Regan Brown, Chief Executive at Impex Personnel shares his thoughts about how to attract, retain and empower staff in a technology-driven logistics environment.
Demand for supply chain and logistics talent is increasing, and according to recent research by DHL the demand is now outstripping supply.
According to the Australian Industry Standards report into the Skills Forecast for the Transport and Logistics industry each subsector of transport and logistics is expected to grow between now and 2024, with the largest growth projected for freight transport at six per cent.
More than 80 per cent of employers in Australia reported experiencing a skills shortage in the last 12 months. With occupations being in shortage including drivers, warehouse staff and supervisors and managers.
Employers identified a number of reasons for the shortages, including an ageing workforce, competition from other organisations and the cost and time to achieve the required qualifications and talent.
Technology is reshaping the industry and there are new kinds of skills that are required now and further into the future. According to the Australian Industry Standards the workforce of the future will need to be skilled in digital literacy, cyber security, and data analytics to improve productivity and customer service.
Software, automation and specialism
One of the biggest trends that I see is the increased level of software automation. Larger corporations have been adopting this technology for the last five or ten years, but now smaller organisations are getting on board.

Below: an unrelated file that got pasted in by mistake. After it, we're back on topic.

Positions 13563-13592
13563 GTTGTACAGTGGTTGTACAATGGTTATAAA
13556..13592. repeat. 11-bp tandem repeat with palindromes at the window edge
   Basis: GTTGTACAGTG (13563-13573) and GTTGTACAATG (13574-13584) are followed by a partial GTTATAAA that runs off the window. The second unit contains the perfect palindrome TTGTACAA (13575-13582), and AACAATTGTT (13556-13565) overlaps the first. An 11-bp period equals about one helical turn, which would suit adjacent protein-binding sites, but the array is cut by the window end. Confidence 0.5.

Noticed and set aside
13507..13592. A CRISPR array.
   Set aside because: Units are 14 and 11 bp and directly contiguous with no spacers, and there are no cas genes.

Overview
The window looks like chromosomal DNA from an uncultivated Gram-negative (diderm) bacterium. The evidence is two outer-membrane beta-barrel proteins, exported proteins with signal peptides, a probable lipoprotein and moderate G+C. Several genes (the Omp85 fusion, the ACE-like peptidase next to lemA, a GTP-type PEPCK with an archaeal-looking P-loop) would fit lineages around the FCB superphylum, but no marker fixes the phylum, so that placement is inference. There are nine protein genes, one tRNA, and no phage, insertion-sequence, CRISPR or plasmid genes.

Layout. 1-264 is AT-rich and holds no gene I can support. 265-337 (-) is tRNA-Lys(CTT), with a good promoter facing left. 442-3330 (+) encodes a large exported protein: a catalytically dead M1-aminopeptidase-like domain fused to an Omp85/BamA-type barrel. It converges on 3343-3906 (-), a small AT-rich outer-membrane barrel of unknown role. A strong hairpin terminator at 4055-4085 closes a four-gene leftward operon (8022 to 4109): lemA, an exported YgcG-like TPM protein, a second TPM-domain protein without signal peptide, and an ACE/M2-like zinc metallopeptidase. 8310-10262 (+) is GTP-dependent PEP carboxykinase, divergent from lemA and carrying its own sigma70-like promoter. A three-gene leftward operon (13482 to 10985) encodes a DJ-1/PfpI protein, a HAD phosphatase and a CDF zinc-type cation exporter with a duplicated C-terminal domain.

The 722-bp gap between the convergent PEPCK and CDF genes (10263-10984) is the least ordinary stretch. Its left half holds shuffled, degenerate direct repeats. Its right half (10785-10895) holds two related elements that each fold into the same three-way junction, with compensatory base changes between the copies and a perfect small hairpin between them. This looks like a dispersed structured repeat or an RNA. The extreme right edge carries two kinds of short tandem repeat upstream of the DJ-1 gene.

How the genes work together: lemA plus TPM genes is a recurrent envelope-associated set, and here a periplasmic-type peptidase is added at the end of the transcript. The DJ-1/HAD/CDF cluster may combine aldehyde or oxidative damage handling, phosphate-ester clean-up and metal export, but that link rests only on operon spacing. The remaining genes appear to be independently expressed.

It’s the software that is really driving the heavy rate of automation of tasks, this is happening in warehouses and distribution centres but also with many office-based roles.
An interesting development is that organisations are now able to specialise in one area. I’m seeing more and more companies take a step back, have a look at what they are good at and then focus in that area to win the market share in that space.
With the increased utilisation of software, companies are finding that they have a much better understanding of their business than before. The data is telling you that you can focus in one or two areas and make a lot of money as well as offer better value to your customers.
New skills for a changing environment
The biggest change in hiring in this new age of software and automation is that people are looking for candidates with a high level of IT competency.
A lot of our clients tell us that they want to up their digital game, that they want to develop skills and increase spend in this area so that they can get the most out of the software investments they have made.
Globally, there is a huge increase in demand for data scientists. We’re finding that people who are analytically driven are in high demand. But from a talent point of view, there is a shortage of these skills in the market.
With this in mind, our advice is that when you find that talent then it’s more important than ever to snap them up. The speed of the transaction has to increase dramatically. Interviewing, reference checking and onboarding used to sometimes take a couple of months, but now it needs to be sped up so that you don’t miss out on the talent.